Don’t be afraid to evolve your habits when you sense that they don’t bring you where you want to go.

                      When I started reading, it was about reading business and tactic books. But two years into it, I switched to philosophy books which don’t teach me anything “applicable,” but instead teach me how to think.

                      The most important ability of the 21st century is the ability to learn, unlearn, and relearn. The strongest tree is the willow tree – not because it has the strongest root or biggest trunk, but because it is flexible enough to endure and sustain anything.

                      Be like a willow, adapting to the new ways of doing things.

                      9. Set a Goal and Then Forget It

                      The most successful of us know what they want to achieve, but they don’t focus on it.

                      Sounds paradoxical? You’re right, it does. But here is the logic behind it.

                      You need to have a goal of doing something – “I want to become a healthy individual” – and then, you need to reverse engineer how to get there with your habits- “I will go to the gym four times a week.”

                      But once you have your goal, you need to “forget” about it and only focus on the process. Because you are working on the process of becoming healthy and it’s always in the making. You will only be as healthy as you take care of your body.

                      So you have a goal which isn’t static but keeps on moving.

                      If you went to the gym 150 times year and you hit your goal, what would you do then? You would stop going to the gym.

                      This is why goal-oriented people experience yo-yo effect[2] and why process-oriented people don’t.

                      The difference between process-oriented and goal-oriented people is that the first focus on daily actions while others only focus on the reward at the finish line.

                      Set a goal but then forget about it and reap massive awards.

                      10. Punish Yourself

                      Last two sections are pure Pavlovian – you need to punish bad behavior and reward good behavior. You are the only person who decides what is good and what is bad for you, but when you do, you need to rigorously follow that.

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                      I’ve told you in point #3 about bad days and how after one occurs, I do double the work on the next day. That is one of my forms of punishments.

                      It’s the need to tell your brain that certain behaviors are unacceptable and that they lead to bad outcomes. That’s what punishments are for.

                      You want to tell your brain that there are real consequences to missing your daily habits.[3]

                      No favorite food to eat or favorite show to watch or going to the cinema for a new Marvel movie- none, zero, zilch.

                      The brain will remember these bad feelings and will try to avoid the behaviors that led to them as much as possible.

                      But don’t forget the other side of the same coin.

                      11. Reward Yourself

                      When you follow and execute on your plan, reward yourself. It’s how the brain knows that you did something good.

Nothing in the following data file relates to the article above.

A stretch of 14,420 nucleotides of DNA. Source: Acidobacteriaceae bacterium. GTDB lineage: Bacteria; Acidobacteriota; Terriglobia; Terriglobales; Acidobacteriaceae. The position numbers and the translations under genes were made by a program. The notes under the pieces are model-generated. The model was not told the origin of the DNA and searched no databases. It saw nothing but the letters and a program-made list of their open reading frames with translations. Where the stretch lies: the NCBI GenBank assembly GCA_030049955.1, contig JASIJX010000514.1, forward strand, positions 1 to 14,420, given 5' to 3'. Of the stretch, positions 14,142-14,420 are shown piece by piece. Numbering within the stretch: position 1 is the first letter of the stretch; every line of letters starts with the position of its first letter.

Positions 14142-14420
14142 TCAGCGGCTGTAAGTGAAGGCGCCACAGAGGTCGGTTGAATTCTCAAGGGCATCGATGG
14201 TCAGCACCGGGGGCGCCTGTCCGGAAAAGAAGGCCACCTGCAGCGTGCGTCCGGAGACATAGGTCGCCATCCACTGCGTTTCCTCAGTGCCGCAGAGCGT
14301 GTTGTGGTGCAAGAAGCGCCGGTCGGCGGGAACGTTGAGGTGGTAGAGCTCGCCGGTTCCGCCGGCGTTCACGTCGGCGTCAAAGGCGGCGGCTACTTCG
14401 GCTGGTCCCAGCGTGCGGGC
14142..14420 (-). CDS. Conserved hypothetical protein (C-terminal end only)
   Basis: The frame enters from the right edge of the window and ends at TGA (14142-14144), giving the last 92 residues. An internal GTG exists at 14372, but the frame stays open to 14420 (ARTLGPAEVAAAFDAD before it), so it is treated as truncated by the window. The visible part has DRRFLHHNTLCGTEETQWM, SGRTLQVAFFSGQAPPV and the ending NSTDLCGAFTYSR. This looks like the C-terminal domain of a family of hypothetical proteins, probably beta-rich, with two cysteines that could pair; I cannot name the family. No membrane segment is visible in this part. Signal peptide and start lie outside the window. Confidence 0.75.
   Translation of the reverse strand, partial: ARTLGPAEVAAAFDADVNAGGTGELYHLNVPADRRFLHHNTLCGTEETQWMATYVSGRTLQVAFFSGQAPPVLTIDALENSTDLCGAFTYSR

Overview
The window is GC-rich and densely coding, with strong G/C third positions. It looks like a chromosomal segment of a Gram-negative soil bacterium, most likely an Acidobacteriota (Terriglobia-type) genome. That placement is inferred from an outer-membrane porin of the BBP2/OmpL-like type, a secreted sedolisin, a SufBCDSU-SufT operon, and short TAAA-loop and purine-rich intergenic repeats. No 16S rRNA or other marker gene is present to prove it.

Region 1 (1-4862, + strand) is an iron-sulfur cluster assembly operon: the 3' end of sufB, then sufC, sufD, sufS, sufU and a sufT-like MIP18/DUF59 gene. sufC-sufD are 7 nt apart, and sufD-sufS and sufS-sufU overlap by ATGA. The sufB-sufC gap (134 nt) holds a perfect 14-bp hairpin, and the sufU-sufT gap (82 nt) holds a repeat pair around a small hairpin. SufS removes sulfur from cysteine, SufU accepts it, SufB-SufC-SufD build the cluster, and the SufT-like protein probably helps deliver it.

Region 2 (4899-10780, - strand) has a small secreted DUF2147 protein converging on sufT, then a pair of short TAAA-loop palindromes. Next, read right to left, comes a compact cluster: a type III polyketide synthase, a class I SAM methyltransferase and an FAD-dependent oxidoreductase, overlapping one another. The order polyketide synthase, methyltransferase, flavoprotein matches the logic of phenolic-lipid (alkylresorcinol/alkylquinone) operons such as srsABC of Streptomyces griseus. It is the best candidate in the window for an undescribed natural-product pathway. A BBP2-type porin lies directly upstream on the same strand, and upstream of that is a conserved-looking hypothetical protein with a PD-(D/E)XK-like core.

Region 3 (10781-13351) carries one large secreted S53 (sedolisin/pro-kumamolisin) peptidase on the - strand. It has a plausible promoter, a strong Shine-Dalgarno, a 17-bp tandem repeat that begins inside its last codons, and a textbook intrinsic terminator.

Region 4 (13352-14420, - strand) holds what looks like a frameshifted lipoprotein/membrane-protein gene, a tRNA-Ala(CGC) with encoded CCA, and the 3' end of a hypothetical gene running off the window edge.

Whenever I finish one of my habits for the day, I open my tracker (who am I kidding, I always keep it open on my desktop) and fill it with a number. As soon as I finish reading 20 pages of a book a day (or a bit more), I open the tracker and write the number down.

                      The cell becomes green and gives me an instant boost of endorphin – a great success for the day. Then, it becomes all about not breaking the chain and having as many green fields as possible.

                      After 100 days, I crunch some numbers and see how I did.

                      If I have less than 10 cheat days, I reward myself with a great meal in a restaurant. You can create your own rewards and they can be daily, weekly, monthly or any arbitrary time table that you create.

                      Primoz Bozic, a productivity coach, has gold, silver, and bronze medals as his reward system.[4]

                      If you’re having problems creating a system which works for you, contact me via email and we can discuss specifics.

                      In the End, It Matters

                      What you do matters not only to you but to the people around you.

                      When you increase the quality of your life, you indirectly increase the quality of life of people around you. And sometimes, that is all the “motivation” we need to start.

                      And that’s the best quote for the end of this article:

                      “Motivation gets you started, but habits keep you going.”

                      Keep going.

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                      More Resources to Help You Build Habits

                      Featured photo credit: Anete Lūsiņa via unsplash.com

                      Reference

                      [1] Stanford Encyclopedia of Philosophy: Sorites paradox
                      [2] Muscle Zone: What causes yo-yo effect and how to avoid it?
                      [3] Growth Habits: 5 Missteps That Cause You To Quit Building A Habit
                      [4] Primoz Bozic: The Lean Review: How to Plan Your 2019 in 20 Minutes